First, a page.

US experts: It’s time to rethink Russia policy


By Elisabeth Hellenbroich

“America’s current mix of sanctions and diplomacy isn’t working! And it is urgent to rethink our Russian Policy,” this is the main thesis of an “open letter” that was written  and co-signed in May 2020 by more than 100 top American security, defense experts, diplomats and former US Ambassadors to Russia. The letter was published in the US Magazine “Politico” (8th of May 2020). In the appeal which hardly found any resonance in Europe or in Germany, American experts concluded that US-Russian relations are at a “dangerous dead-end.”
The risk of a military confrontation that could go nuclear is again real, they stated. “We are drifting toward a fraught nuclear arms race, with our foreign policy arsenal reduced mainly to reactions, sanctions, public shaming and congressional resolutions. The global Covid- 19 pandemic and the resulting serious worldwide economic decline, rather than fostering cooperation, have only reinforced the current downward trajectory.” The signers – among them Rose Gottemoeller (Undersecretary of State for Arms Control and International Security 2014-16) as well as former Secretary of State George Shultz (1982-89) as well as Thomas Pickering (Ambassador to Russia 1993-96) demand that a “change of our current course is imperative” and underline that it makes “no sense for the US and Russia to destroy each other and in 30 minutes end with civilization as we know it.”  “There should be a serious strategic dialogue with Russia that addresses the deeper sources of mistrust and hostility and focusses on the large and urgent security challenges facing both countries.”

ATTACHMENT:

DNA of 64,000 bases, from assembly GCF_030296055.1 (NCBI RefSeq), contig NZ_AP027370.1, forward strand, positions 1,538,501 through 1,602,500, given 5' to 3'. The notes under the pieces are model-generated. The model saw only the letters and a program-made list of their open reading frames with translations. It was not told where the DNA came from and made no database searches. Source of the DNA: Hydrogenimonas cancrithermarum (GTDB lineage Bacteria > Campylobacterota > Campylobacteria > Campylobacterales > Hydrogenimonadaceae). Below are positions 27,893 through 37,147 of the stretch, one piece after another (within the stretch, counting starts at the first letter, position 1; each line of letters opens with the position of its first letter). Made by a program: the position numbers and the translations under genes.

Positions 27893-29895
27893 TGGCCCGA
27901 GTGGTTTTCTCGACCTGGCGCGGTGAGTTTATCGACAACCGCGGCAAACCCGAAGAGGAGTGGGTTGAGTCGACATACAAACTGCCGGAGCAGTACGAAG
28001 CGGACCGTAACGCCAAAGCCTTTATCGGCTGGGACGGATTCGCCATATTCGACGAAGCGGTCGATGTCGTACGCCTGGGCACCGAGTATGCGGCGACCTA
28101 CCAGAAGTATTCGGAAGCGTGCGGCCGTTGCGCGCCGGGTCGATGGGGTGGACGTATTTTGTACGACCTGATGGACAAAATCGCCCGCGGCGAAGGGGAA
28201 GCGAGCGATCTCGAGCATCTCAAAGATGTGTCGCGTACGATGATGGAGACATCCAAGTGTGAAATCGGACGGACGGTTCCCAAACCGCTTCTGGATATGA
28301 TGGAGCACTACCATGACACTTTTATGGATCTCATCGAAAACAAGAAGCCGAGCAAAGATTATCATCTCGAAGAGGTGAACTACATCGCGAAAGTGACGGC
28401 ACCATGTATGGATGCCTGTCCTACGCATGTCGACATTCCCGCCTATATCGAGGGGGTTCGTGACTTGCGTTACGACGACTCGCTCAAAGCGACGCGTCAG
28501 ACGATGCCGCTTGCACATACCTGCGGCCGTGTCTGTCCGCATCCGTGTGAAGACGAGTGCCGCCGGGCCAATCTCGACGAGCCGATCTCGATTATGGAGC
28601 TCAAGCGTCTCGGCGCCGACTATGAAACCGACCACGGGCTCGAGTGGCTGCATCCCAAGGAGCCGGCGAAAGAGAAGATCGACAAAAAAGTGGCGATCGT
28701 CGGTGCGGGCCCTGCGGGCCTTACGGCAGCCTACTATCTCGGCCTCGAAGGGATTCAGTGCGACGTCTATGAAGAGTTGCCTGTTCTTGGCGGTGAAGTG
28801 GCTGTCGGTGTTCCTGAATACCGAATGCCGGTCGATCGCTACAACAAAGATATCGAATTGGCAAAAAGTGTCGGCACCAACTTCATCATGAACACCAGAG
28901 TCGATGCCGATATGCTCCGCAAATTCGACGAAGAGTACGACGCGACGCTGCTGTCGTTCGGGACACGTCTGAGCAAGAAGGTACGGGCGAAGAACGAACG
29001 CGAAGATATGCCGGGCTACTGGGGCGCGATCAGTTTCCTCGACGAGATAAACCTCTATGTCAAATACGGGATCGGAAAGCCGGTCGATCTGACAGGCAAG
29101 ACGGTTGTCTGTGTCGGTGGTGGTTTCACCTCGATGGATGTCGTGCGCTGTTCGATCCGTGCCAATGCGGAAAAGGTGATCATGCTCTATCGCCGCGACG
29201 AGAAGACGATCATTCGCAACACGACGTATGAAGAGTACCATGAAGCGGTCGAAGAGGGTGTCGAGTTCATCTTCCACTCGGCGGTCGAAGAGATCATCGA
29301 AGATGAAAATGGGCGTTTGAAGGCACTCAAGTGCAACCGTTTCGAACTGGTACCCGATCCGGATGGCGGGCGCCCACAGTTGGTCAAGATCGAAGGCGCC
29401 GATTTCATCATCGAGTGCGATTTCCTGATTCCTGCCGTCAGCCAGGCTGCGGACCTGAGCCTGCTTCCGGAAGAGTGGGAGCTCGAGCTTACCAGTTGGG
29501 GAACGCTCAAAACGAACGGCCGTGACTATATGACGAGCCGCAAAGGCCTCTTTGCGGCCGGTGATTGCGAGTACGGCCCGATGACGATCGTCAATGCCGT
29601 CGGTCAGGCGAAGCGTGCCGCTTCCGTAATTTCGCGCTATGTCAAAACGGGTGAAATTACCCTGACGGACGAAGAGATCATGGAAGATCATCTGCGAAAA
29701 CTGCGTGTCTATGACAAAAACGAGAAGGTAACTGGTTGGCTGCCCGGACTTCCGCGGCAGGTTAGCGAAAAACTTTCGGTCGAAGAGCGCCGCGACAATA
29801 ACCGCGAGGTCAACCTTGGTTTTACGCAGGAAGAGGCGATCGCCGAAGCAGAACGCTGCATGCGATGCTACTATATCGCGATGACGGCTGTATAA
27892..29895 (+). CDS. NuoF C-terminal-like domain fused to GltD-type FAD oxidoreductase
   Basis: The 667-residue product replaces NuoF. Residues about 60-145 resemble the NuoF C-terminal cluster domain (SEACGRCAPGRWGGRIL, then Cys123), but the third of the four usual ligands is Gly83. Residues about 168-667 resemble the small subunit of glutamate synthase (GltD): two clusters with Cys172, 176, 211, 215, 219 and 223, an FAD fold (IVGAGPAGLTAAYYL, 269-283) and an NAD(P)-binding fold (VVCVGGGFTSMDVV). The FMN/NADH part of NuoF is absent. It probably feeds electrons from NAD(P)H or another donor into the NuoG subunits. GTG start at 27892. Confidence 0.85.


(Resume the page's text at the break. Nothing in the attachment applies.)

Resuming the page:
This includes:
*the imperative  to restore US- Russia leadership in managing  a nuclear world made more dangerous by destabilizing technologies , shifting attitudes toward the use of nuclear weapons … That  means extending the new START Treaty and swiftly moving to a next phase of arms control to strengthen nuclear stability, carefully adjusted to a world of multiple nuclear actors.
* the imperative to make safer and more stable the military standoff that cuts across Europe’s most  unstable regions, from the Baltic to the Black Sea, working vigorously to preserve existing constraints, such as the open Skies Treaty, and creating new confidence building measures.
* The success of US- China policy will in no small measure depend on whether the state of U.S.-  Russia relations permits three- way cooperation on critical issues.(…)
The authors emphasize that “premising US policy on the assumption that we can and must change” the framework of “Russian politics” is misguided.   “We must deal with Russia as it is, not as we wish it to be, fully utilizing our strengths but open to diplomacy. So focused, we can both cope with the challenge that Russia possesses and strive to put the relationship on a more constructive path. Failure to do so carries too high a price. Among the more than 100 signers there were aside the above mentioned initial signatory Rose Gottemoeller Thomas Graham, Senior Director for Russia, National Security Council staff 2004-07; Fiona Hill, Senior Director for European and Russian Affairs, National Security Council Staff 2017-19; Jon Huntsman Jr, Ambassador to Russia 2017-19; Robert Legvold, Columbia University and Thomas Pickering, Ambassador to Russia (1993-96).

Foreign Ministers Heiko Maas and Sergej Lavrov see each other face-to-face

On the background of the above mentioned open letter – one should pay attention to the visit of German foreign minister Heiko Maas on the 12th of August to Moscow, where he had consultations with the Russian foreign Minister Sergej Lavrov about a wide range of issues, which both countries are concerned about and which they try to solve constructively: